From November 7-11, 2022, with support from the Japan-World Bank Program for Mainstreaming Disaster Risk Management in Developing Countries, the Turkish Government participated in a study tour to learn about urban resilience/transformation initiatives involving public-private financing and implementation modalities, stakeholder/community engagement, mixed-use development (including housing) and nature-based solutions.
On November 7th, one of the first stops along the tour was to meet with Bernice Van Bronkhorst, GPURL Global Director & Sameh Wahba, ECA SD Regional Director, Andrey Shanin and Matt Hunt, City Resilience Program, Laurent Corroyer, Global Program on Nature-based Solutions, Irina Likhachova, IFC Climate Business and GPRI Disaster Risk Management Specialist, Natalia Romero. The session aimed to set-the-scene on area-based resilient urban redevelopment involving the private sector in the US and main findings from case study in two Turkish cities, followed by brief presentations on nature-based solutions and resilient infrastructure. Through GPRI’s presentation, the delegation had the opportunity to learn about Japan’s efforts in addressing disasters focusing on disaster risk reduction—quality infrastructure is central to these efforts.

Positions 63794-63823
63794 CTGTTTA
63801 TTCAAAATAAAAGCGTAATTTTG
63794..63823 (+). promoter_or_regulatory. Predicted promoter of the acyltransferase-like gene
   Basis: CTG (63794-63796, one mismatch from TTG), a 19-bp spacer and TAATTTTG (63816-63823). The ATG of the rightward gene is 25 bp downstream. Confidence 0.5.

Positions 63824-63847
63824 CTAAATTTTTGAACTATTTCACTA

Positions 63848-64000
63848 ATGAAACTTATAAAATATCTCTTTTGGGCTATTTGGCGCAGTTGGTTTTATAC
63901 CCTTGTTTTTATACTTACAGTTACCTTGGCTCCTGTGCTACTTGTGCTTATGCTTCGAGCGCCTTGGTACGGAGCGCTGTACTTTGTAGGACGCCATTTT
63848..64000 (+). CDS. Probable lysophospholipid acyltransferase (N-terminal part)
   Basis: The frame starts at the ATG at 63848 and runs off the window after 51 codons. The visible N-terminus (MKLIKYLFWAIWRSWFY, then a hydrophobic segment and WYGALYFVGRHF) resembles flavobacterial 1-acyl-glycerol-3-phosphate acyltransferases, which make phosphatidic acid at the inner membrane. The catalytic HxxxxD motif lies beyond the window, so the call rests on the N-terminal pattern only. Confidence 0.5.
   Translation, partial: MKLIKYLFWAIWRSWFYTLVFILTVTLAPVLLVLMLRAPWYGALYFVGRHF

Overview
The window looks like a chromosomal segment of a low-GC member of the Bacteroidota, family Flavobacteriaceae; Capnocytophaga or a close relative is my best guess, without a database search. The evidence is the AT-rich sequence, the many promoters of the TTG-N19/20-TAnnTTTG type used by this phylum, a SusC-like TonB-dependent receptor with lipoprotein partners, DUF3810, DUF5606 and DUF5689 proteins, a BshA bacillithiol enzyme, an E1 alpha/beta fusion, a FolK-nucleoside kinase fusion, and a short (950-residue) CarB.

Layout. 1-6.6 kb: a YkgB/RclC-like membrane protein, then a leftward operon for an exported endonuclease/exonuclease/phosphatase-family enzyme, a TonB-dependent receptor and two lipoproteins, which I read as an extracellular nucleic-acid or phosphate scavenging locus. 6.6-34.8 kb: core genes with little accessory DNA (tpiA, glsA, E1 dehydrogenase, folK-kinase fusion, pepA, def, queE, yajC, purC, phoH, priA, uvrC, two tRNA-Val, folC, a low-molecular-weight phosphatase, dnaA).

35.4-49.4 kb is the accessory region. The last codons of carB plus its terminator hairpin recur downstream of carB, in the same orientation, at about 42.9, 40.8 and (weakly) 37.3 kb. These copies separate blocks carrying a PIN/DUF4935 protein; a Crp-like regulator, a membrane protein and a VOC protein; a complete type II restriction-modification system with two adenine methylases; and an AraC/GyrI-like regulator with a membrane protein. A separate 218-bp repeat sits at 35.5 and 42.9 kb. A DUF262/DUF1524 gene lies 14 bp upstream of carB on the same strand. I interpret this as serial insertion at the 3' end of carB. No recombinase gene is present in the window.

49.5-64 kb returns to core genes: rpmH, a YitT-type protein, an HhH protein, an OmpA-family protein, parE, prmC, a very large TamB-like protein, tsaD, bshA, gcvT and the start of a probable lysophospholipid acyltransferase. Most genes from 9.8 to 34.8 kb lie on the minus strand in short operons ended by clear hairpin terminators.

Ms. Romero explained how resilient infrastructure practices in Japan include systems planning, good design, delivery and operations and maintenance practices, contingency planning, and strong institutional frameworks. Moreover, understanding risk, and making data available enables more stakeholders to contribute with innovation and financing.
Delegates also learned about Japan’s efforts to tackle urban floods using its integrated urban flood risk management approach, bringing together diverse stakeholders and measures to manage flood risks. Japanese cities have developed and employed a dynamic suite of flood risk management measures, from regulations, plans, and strategies for basin-scale river improvement, advanced infrastructural solutions, to coordination and communication mechanisms.
The experience and lessons learned in Japan are valuable to inform Türkiye’s path towards strengthening infrastructure resilience and achieving their urban transformation goals.